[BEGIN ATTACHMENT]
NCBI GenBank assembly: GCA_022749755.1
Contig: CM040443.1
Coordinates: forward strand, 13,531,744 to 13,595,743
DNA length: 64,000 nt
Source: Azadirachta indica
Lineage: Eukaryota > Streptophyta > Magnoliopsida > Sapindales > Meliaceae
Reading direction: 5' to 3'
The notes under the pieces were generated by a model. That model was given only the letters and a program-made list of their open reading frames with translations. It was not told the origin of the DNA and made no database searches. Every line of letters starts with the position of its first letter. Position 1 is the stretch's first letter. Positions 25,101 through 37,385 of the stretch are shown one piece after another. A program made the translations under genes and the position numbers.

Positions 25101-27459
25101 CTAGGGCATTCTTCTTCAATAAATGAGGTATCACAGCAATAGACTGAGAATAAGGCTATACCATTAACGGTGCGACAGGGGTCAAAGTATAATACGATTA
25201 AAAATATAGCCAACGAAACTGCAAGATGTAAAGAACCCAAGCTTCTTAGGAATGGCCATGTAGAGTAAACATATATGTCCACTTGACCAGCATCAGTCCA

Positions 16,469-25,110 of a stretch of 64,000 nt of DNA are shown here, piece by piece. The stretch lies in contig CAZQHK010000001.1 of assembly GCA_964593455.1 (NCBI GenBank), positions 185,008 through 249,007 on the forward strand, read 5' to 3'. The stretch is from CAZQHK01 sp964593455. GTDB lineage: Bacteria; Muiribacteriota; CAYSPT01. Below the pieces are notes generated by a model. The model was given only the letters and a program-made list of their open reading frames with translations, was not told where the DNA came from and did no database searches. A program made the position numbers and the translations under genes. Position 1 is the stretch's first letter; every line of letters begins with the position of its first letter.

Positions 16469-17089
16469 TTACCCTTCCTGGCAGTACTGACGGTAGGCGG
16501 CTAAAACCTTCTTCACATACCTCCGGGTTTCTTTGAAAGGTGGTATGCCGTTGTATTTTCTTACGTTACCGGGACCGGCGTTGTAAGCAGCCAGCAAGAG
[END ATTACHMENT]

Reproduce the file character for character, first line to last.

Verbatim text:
NCBI GenBank assembly: GCA_022749755.1
Contig: CM040443.1
Coordinates: forward strand, 13,531,744 to 13,595,743
DNA length: 64,000 nt
Source: Azadirachta indica
Lineage: Eukaryota > Streptophyta > Magnoliopsida > Sapindales > Meliaceae
Reading direction: 5' to 3'
The notes under the pieces were generated by a model. That model was given only the letters and a program-made list of their open reading frames with translations. It was not told the origin of the DNA and made no database searches. Every line of letters starts with the position of its first letter. Position 1 is the stretch's first letter. Positions 25,101 through 37,385 of the stretch are shown one piece after another. A program made the translations under genes and the position numbers.

Positions 25101-27459
25101 CTAGGGCATTCTTCTTCAATAAATGAGGTATCACAGCAATAGACTGAGAATAAGGCTATACCATTAACGGTGCGACAGGGGTCAAAGTATAATACGATTA
25201 AAAATATAGCCAACGAAACTGCAAGATGTAAAGAACCCAAGCTTCTTAGGAATGGCCATGTAGAGTAAACATATATGTCCACTTGACCAGCATCAGTCCA

Positions 16,469-25,110 of a stretch of 64,000 nt of DNA are shown here, piece by piece. The stretch lies in contig CAZQHK010000001.1 of assembly GCA_964593455.1 (NCBI GenBank), positions 185,008 through 249,007 on the forward strand, read 5' to 3'. The stretch is from CAZQHK01 sp964593455. GTDB lineage: Bacteria; Muiribacteriota; CAYSPT01. Below the pieces are notes generated by a model. The model was given only the letters and a program-made list of their open reading frames with translations, was not told where the DNA came from and did no database searches. A program made the position numbers and the translations under genes. Position 1 is the stretch's first letter; every line of letters begins with the position of its first letter.

Positions 16469-17089
16469 TTACCCTTCCTGGCAGTACTGACGGTAGGCGG
16501 CTAAAACCTTCTTCACATACCTCCGGGTTTCTTTGAAAGGTGGTATGCCGTTGTATTTTCTTACGTTACCGGGACCGGCGTTGTAAGCAGCCAGCAAGAG